Lately I have been extremely busy improving my websites, because some of them were hit by Panda and I felt like they all lacked a proper usability. This is not an excuse to not post on this blog anymore, but fortunately I have a lot of great posts to write from my recent experiences.
I keep visiting a lot of websites that provide very good content, but fail badly on the usability side which can be improved with some work. And I felt that my websites can be seriously improved too, so I started learning about UX and then began some tests. Soon after I realized that Bounce Rate can be easily decreased and time on site consistently increased by just making some minor changes. So I started changing basically everything.
I will structure this post according to the steps I made in order to improve the UX ( user experience ) of my website and will also list most of the things I changed during the experiments. I will also state if the changes made affected my visitors actively or passively. I call passive changing the background colors, while active are the URL colors, font, size, or the clickable thumbnails.
What I changed
- Site background
- Title size and font
- Font size and family ( tried Arial and Georgia )
- Font color ( from black to dark grey )
- Location of images in the articles
- Website width ( Between 800px and 1020px )
- Loading speed
- Number of images
- Website clutter
- Menu ( font size, color and family, background color, button names )
- Related pages ( font size and color, background color, position, thumbnail size, position, and color )
- Sidebar ( position left and right, size )
- Tried many things on the sidebar ( tested latest posts, popular posts, most commented, picked articles manually, picked them by CTR )
- Ads ( tried to get the best CTR possible by not degrading usability )
- Sharing buttons ( tried dozens of positions, sizes and tried to use as few as possible )
So here’s the steps I made to be able to improve the usability of my websites
I am not an usability expert neither did I know very much about it when I decided I want to improve my websites. So I started reading a lot of guides, blogs, ebooks and discuss on forums. After that I started asking people to compare my websites with other websites from the same niche, without telling them which one is mine. This way they gave me an unbiased answer. This helped me a lot because I asked them to tell me what do they like at each website and what are the turn downs of everyone. Starting from this I began analyzing them myself and I also got some help from some friends of mine who are web design and UX experts.
It wasn’t easy as I wasn’t thinking like a non-tech-savvy user so most websites seemed to have pretty good UX to me. But by reading the guides, analyzing thousands of websites I began thinking the way a newbie internet user thinks.
Doing an usability test is not an easy job at all because you need very good planning, patience and pretty good web design and coding skills. So again I started working along with professionals to help me setup split tests for the changes I listed above. But you can’t do it chaotically because you will not know what causes the changes and what didn’t. So I planned everything very carefully and made the changes gradually after I tracked absolutely every change I noticed.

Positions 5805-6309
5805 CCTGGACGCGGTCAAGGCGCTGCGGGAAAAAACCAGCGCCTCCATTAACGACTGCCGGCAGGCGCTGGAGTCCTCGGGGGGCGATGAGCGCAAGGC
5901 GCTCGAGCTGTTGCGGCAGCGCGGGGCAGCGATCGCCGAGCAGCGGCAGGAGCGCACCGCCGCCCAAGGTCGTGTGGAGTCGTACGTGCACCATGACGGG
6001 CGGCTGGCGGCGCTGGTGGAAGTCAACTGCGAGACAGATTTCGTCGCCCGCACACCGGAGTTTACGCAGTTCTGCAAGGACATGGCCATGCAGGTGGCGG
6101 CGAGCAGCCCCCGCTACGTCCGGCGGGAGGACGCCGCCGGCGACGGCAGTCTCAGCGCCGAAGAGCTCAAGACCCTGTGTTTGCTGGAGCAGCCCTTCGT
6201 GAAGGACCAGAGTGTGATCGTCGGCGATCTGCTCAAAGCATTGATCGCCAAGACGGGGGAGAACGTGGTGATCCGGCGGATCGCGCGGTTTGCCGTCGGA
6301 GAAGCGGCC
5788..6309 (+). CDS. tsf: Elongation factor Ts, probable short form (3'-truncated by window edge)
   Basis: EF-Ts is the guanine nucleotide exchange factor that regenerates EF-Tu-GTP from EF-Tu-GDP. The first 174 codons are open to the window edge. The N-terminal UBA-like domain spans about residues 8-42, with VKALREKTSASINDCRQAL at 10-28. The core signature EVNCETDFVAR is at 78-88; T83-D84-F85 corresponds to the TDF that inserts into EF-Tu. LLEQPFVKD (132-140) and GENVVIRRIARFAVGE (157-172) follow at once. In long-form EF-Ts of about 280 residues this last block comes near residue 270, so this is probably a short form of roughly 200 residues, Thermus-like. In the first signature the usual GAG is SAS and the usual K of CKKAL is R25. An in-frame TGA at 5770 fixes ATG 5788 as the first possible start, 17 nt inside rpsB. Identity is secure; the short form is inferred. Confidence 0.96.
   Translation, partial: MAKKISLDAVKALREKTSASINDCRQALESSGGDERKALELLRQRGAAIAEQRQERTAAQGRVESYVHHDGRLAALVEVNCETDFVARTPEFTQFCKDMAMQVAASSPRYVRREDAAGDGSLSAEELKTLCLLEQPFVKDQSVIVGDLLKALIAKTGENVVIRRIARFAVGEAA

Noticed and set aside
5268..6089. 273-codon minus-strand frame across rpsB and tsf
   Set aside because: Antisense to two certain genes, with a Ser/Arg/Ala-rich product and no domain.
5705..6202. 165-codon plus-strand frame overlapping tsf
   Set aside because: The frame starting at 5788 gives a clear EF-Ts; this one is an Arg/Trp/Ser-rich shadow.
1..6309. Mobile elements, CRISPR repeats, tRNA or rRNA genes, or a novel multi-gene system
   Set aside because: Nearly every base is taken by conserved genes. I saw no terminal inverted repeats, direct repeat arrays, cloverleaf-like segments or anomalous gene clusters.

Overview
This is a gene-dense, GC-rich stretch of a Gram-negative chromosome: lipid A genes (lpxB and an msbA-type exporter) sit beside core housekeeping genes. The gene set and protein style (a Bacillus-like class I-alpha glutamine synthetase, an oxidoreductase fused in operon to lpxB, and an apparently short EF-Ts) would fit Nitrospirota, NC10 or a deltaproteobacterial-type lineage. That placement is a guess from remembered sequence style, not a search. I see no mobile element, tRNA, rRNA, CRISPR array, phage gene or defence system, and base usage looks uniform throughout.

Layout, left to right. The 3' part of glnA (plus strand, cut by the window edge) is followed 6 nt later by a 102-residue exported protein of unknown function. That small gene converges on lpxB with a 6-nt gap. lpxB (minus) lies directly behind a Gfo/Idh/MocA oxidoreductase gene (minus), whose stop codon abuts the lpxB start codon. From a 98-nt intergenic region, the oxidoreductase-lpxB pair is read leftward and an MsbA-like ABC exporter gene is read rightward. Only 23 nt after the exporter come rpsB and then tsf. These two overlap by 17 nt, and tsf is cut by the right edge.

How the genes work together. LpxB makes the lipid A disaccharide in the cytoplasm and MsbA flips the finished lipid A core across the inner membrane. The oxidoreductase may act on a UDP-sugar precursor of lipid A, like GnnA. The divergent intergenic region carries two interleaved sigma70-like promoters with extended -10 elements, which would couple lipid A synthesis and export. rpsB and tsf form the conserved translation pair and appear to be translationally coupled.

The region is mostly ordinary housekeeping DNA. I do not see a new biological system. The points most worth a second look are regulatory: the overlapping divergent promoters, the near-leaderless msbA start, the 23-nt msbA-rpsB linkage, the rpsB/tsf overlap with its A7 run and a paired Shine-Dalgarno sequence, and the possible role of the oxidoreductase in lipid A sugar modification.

While doing tests you first need to think as a newbie user and even more. After you imagine how an user would feel on your website, you need to consider more things. What if he doesn’t notice that button or that link. So include bigger buttons, links or any other navigation elements in your test. If they prove not to work or to actually degrade the UX of your website it’s fine, you can take them down. But do it, because you can never predict what the results will be.
Some of you might think “I’m using Google Analytics, so I’m tracking my website very well,” but you are so wrong. You need to track every click and every action the user takes in order to make an accurate UX split test. So make sure to use the really good features Google Analytics offers with proper coding along with a tool like CrazyEgg
. Each change can affect the bounce rate, time on site, CTR on every link, social involvement and so on. So track absolutely everything. Of course you can go wrong sometimes, so that is why you need to be very careful about this.
5. Understanding the analytics
If you have done a proper tracking of your visitors’ activity, then you will now have a huge amount of data to analyze. This also isn’t an easy job to do, because you might get blinded by a decreased bounce rate, an increase CTR on some areas or better social involvement. But most probably you will not improve them all. Everything goes up at the cost of something else going down. So you need to set some priorities for yourself. Do you want to focus on decreased bounce rate and a higher ads CTR ? Then keep the changes that help you in this direction. Unfortunately some people focus on the wrong things. For example if you choose to focus solely on ad revenue, you might seriously decrease the UX which could significantly decrease your traffic and future growth.
There are a lot of calculations and predictions to be done in order to ensure a good long-time revenue. But usually you need to be satisfied with a short-time revenue because ads decrease UX and bad UX decreases growth.
I spent over 6 months to increase the UX of my major websites, but it was definitely worth it. I managed to increase time on site, decrease bounce rate and even increase ad revenue CPM by almost 40%. 6 months ago I wasn’t even dreaming this is possible and I can bet that’s what you’re thinking too. So start testing and you will see there are huge improvements to be made to your website.
And after you do manage to improve your UX, plan another set of tests and begin running them, because nothing is ever perfect and you can always improve.